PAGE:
Symposium 2011: What is your outlook for the 2012 presidential election? Any frontrunners in the Republican party?

Sydney:  Mitt Romney looks like the standout Republican at the moment, judging by his wins in the most recent primaries. I think he is likely to win the Republican nomination over Newt Gingrich and Rick Santorum. He will need to pick a well credentialed running mate because Obama will be difficult to beat, especially if jobs growth continues. Continue reading

Symposium 2011: What is your outlook for the economy and interest rates? What do you perceive to be the biggest threat to the U.S. economy—inflation, interest rates, oil prices, etc.?

Sydney:  The Fed recently said that interest rates will be frozen for two years so there is no real threat there. The two big threats are oil prices and the economic situation in Europe. If Iran blocks the Straits of Hormuz, our oil supply will be massively reduced and the oil price will obviously skyrocket. Continue reading

Symposium 2011: Many South and Central American countries have either exhibited hostility towards the U.S. or opened alliances with our enemies in the Middle East, most notably, Iran. How does the U.S. deal with this?

RMC:  Don’t do business with them and make it clear that if they aid or abet the terrorists, we will hold them responsible.  That’s a pretty hard line approach, but money talks.  If they can’t get stuff from us in terms of trade, they may think twice about throwing in with the enemy.  Each and every one of these countries wants or needs something from the United States, whether they will admit it or not.  We need to identify what that is and use that as the carrot on the stick.  Continue reading

Symposium 2011: Should the Congress pass a federal ballot access law which eases the requirements for placing a minor party and/or independent candidate on the ballot for Congress and President? If so, what is the ideal ballot access requirement?

Sydney:  I totally agree with this. The system now is a joke. There are so many different rules across the different States that sometimes even Republican and Democrat candidates can’t get on the ballot. Continue reading

Symposium 2011: should we repeal the federal income tax? If we were to do so, how would we fund the federal government?

Sydney:  No. This is a stupid idea. The nation is massively in debt as it is and I can’t see how there is any we that we could make enough changes, or introduce enough new taxes to rescue a Government that is massively in debt as it is. If anything rich people should be paying more in income tax. Continue reading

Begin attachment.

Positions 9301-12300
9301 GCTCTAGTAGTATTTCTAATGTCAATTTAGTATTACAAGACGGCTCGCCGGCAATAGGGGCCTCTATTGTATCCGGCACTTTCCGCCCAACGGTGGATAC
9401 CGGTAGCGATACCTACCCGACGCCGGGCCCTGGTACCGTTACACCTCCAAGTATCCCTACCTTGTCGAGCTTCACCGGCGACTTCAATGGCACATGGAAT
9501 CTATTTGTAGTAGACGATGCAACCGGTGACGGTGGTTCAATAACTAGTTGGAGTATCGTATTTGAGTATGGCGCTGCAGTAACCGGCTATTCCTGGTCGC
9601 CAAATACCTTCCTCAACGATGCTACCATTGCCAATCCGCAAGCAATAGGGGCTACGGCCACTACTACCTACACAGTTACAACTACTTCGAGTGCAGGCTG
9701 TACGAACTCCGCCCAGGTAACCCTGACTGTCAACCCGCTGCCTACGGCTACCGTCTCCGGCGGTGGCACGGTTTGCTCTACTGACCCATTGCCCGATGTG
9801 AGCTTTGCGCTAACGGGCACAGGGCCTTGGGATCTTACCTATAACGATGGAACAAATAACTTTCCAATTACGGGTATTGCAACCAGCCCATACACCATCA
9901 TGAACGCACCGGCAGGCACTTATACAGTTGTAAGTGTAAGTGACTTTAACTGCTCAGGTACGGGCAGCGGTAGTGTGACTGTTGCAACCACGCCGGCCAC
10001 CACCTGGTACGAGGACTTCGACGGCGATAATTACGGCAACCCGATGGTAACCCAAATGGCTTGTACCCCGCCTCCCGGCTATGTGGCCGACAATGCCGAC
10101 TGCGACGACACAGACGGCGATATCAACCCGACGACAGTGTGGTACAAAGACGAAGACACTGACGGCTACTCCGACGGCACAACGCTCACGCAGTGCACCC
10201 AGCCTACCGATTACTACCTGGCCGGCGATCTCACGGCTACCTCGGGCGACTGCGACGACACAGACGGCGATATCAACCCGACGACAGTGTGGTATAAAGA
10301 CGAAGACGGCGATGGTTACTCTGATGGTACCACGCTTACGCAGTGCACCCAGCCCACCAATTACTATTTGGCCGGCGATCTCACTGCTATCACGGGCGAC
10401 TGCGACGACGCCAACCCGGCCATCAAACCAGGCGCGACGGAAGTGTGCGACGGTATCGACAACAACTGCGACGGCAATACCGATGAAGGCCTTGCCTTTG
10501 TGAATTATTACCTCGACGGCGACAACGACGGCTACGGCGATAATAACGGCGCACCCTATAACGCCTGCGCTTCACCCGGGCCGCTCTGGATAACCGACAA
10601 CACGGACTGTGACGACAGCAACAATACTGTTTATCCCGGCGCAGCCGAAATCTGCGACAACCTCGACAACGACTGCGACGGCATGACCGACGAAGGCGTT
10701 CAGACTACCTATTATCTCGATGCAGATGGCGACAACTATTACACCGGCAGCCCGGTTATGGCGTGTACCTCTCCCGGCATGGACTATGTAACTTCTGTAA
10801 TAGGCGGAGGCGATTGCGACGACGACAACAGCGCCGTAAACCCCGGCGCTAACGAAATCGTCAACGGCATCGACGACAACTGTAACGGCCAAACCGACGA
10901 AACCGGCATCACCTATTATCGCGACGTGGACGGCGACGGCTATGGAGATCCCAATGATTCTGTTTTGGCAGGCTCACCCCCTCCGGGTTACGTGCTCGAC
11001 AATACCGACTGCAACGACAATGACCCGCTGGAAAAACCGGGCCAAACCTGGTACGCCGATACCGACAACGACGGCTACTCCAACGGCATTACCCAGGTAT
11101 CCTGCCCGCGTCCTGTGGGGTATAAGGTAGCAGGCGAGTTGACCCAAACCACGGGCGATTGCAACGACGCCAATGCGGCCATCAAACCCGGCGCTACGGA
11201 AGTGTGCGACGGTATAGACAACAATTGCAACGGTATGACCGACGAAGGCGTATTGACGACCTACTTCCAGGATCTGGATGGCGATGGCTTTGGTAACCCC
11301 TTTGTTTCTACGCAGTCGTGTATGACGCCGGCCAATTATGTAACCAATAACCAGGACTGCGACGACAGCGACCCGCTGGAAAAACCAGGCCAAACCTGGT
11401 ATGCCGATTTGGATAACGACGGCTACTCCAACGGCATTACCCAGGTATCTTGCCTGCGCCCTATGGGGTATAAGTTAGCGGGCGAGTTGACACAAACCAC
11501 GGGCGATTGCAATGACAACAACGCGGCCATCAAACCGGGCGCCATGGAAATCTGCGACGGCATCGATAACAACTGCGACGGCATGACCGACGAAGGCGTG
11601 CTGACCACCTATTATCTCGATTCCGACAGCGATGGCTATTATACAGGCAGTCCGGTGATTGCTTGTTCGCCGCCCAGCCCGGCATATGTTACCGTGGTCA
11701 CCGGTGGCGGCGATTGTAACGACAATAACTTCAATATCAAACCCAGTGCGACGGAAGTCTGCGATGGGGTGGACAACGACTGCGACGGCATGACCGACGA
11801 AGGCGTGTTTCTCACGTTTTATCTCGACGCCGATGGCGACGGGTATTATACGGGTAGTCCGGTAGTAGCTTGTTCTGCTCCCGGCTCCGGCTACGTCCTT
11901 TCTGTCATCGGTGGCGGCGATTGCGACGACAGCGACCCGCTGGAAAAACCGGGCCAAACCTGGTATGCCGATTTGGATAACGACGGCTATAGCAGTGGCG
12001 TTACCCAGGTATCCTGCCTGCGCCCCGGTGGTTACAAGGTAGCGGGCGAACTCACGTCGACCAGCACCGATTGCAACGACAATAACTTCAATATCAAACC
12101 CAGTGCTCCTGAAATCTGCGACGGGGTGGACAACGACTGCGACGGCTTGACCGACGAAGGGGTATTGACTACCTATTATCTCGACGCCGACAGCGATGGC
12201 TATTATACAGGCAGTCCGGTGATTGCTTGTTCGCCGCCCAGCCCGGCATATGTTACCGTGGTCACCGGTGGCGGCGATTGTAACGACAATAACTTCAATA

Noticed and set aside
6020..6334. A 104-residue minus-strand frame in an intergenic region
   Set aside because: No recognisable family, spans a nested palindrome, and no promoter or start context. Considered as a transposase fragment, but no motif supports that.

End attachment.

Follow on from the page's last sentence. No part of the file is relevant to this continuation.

Symposium 2011: Should the U.S. have a continued presence of military around the world?

Sydney:  I think the U.S definitely needs to have a continued military presence around the world in order to protect its interests and support its allies. The more important question is, where should that presence be? By establishing a greater presence in Australia’s north the U.S is responding to the growing military power of China. On the other hand our attempts to establish democraticic governments and peace in Afghanistan and Iraq are proving to be dismal failures. Perhaps the military needs to be smarter in where it sends its troops. Continue reading

Symposium 2011: We are currently over $15 trillion in debt as a nation. What changes should be made to restore fiscal responsibility and direct the country towards a balanced budget?

Sydney:  It seems that Government is way too big. There are plenty of Departments that could either improve their efficiency, or be removed altogether. Alternatively, there are clearly some Departments that should be administered by the States. There is also duplication at the moment, such as in the welfare system where both States and the Federal Government seem to be doing the same thing. Either the States need to be responsible, or the Federal Government should be. Continue reading

Symposium 2011: Should Puerto Rico be required to make English its only official language if it becomes the 51st state?

Michigan:  We have enough states with problems now.  Why would we want another one?

Sydney:  Of course it should, if English is the official language of the United States as well. In reality I don’t think it would make a lot of difference to Puerto Ricans if they became the 51st State. It seems they are pretty much a defacto State anyway. I’m sure that if English was made the only official language life would go on as normal. It’s not as if the U.S military is going to force everyone to speak English. Continue reading

Symposium 2011: Should the U.S. grant amnesty to illegal aliens without requiring specific steps for them to learn English as a prerequisite for legalization?

Michigan:  I don’t think we can grant a mass amnesty to all illegal aliens in the U.S.  We may consider amnesty to aliens who have been here for a certain amount of time, own property, are employed, and speak English.  We actually need these people in some of our businesses.  We are all concerned that they are not being taxed and that they are a burden on our health and school systems.  Give them work visas, get them on the tax train, and make them buy insurance. Continue reading